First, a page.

LAGOS, May 2 (Reuters) - Nigeria’s central bank plans to introduce regulations that will enable it to remove bank executives if they fail to publish audited annual accounts during the following 12 months, it said.
Commercial bank are meant to publish accounts within four months of the end of their financial year. The regulator said in a report that banks had adopted a common year-end of December, which would help facilitate its supervision.
Nigerian lenders are facing increased supervision after a plunge in the price of crude in mid-2014 turned a once lucrative oil and gas loan book sour. The central bank has also tightened loan requirements and increased the charge on non-performing loans, which could erode capital and dampen profits.
The central bank said it would bar bank executives from industry meetings and suspend the lender from the foreign exchange market if its annual accounts were not published during the 12 months after its financial year-end.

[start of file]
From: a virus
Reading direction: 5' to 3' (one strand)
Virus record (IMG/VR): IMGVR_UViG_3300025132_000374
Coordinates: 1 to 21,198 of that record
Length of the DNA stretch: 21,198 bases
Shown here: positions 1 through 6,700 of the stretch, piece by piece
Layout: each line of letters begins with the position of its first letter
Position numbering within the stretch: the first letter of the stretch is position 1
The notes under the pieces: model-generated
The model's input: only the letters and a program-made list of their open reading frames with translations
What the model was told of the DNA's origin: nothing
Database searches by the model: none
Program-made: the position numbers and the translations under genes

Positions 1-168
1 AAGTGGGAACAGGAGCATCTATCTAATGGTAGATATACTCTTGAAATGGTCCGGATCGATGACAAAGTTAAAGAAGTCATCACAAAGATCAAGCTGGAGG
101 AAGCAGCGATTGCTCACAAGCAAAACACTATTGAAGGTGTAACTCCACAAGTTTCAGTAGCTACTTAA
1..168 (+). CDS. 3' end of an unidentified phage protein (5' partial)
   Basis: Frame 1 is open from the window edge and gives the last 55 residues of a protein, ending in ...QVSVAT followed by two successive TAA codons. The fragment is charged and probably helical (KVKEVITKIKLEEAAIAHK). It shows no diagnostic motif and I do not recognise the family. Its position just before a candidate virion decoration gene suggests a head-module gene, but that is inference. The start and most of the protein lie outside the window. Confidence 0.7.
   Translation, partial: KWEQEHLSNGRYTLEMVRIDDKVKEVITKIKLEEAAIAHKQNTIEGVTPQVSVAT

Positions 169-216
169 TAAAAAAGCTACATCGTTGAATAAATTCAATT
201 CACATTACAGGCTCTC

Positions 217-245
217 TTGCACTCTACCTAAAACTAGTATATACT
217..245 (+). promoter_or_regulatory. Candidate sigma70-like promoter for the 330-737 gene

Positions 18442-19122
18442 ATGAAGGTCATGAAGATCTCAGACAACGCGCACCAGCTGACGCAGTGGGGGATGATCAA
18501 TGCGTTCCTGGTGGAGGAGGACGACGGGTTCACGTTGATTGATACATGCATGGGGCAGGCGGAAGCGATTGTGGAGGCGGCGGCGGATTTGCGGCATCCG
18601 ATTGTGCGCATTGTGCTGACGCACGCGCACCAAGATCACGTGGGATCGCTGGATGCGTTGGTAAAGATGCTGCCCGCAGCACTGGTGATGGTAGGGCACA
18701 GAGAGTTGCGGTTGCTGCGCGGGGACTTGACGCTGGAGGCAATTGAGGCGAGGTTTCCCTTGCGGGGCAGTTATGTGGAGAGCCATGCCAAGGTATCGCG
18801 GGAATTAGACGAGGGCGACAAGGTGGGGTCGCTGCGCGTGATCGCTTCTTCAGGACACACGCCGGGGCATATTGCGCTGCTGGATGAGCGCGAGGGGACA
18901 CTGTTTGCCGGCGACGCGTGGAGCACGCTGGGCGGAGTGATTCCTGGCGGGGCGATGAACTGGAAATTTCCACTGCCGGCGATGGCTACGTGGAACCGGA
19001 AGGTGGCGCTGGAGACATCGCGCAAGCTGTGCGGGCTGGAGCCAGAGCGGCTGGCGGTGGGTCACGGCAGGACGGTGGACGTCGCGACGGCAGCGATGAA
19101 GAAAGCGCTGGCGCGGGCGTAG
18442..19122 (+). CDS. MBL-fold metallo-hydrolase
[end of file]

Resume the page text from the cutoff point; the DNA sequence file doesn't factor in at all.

Nigeria’s central bank has powers to remove bank executives and used them during the 2008/2009 global financial crisis when it sacked nine CEOs at banks that were undercapitalised.
Mid-tier lender Diamond Bank has said the central bank is reviewing its accounts and is unlikely to finish in time for them to be released by April 30.
Other lenders such as Union Bank, Unity Bank and Skye Bank are yet to publish their accounts. Union Bank said it was anticipating regulatory approval in order to publish earnings this week.
Skye Bank is yet to publish its 2016 results after the regulator shored up the mid-tier bank with a 100 billion naira ($327 million) capital injection and sacked its top management for failing to meet minimum capital requirements. The central bank then appointed a new management team.
Skye’s new management team reported a 37.65 billion naira loss for 2015, its last published accounts.
$1 = 305.7000 naira Reporting by Chijioke Ohuocha; Editing by Mark Potter